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Medical marijuana may be legal, but could you lose child custody?

New York is on track to become the next state on the bandwagon allowing the regulated use of marijuana for medical reasons. The measure was approved by the legislature just a couple of weeks ago and the governor is reportedly expected to sign the bill into law.

While the advent of New York becoming the 23rd state to approve the use of medical marijuana may be welcome by many, some legal observers report the trend is creating new challenges in the area of family law. There are cases cropping up in some states in which child custody is being challenged because of the presence of pot in one parent's household.

Readers may have seen a recent article in The Buffalo News about this issue. According to the report, the issue comes down to the fact that child-abuse and endangerment laws aren't keeping pace with the changes in policy related to marijuana.

The baseline standard by which child custody decisions are supposed to be made is what is in the best interest of the child, but defining "best interest" is a subjective thing. The line may only be blurred in states that have legalized marijuana because federal law still identifies it as a Schedule 1 substance. The presence of such substances in a family home is considered to be a threat to a child.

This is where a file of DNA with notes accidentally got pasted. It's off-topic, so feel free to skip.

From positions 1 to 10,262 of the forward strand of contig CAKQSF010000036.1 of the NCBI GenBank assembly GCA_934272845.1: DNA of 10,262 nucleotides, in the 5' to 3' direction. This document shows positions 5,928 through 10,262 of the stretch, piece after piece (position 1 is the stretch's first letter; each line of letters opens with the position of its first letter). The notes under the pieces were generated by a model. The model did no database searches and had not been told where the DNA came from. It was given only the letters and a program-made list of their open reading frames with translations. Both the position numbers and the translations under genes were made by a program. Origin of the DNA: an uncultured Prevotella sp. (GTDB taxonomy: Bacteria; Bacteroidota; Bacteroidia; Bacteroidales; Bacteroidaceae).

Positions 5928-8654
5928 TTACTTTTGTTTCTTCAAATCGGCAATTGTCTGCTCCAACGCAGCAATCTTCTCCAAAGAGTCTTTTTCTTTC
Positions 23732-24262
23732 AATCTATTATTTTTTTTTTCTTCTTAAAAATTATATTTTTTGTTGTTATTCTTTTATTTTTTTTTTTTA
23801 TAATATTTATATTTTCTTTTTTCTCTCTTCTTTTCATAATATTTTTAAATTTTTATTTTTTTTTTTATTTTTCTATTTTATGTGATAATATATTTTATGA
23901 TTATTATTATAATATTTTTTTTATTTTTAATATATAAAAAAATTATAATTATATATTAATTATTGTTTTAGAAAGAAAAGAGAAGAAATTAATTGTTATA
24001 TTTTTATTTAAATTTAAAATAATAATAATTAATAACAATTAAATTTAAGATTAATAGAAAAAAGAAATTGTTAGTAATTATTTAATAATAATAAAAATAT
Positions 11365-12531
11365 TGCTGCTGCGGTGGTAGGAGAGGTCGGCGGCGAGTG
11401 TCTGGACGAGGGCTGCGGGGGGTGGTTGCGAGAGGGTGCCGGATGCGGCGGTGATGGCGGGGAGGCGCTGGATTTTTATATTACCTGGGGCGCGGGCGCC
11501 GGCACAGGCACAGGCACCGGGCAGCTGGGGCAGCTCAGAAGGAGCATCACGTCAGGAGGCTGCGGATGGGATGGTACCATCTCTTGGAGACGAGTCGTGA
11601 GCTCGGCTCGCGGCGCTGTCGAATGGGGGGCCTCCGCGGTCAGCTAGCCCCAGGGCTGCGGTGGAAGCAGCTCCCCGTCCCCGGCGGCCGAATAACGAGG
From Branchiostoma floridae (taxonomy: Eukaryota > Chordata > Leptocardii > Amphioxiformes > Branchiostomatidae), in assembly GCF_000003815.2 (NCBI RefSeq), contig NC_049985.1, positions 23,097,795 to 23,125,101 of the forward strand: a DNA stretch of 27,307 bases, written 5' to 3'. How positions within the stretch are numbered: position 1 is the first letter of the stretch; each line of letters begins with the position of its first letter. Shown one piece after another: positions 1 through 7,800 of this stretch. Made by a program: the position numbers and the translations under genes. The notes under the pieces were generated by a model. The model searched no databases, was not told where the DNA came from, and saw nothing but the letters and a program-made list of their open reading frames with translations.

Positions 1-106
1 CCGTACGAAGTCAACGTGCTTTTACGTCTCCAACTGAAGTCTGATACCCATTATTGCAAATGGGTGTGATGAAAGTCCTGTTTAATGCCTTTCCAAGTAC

There is no formal compilation of data to show how often pot use has become an issue in a child custody dispute, but it is happening. In the face of a number of such instances, two Colorado lawmakers attempted to update that state's law last session to clarify that marijuana must be shown to be harmful to children to constitute abuse. The effort was abandoned, however, because of angry opposition from both marijuana-using parents and opponents of legalization.

Absent any clear legal guidelines the chance of more such challenges being made seems likely. Rather than rely on tips and hints on how to deal with them, the better route is to consult with a skilled attorney.

Source: The Buffalo News, "Changing pot laws prompt child-endangerment review," The Associated Press, June 15, 2014

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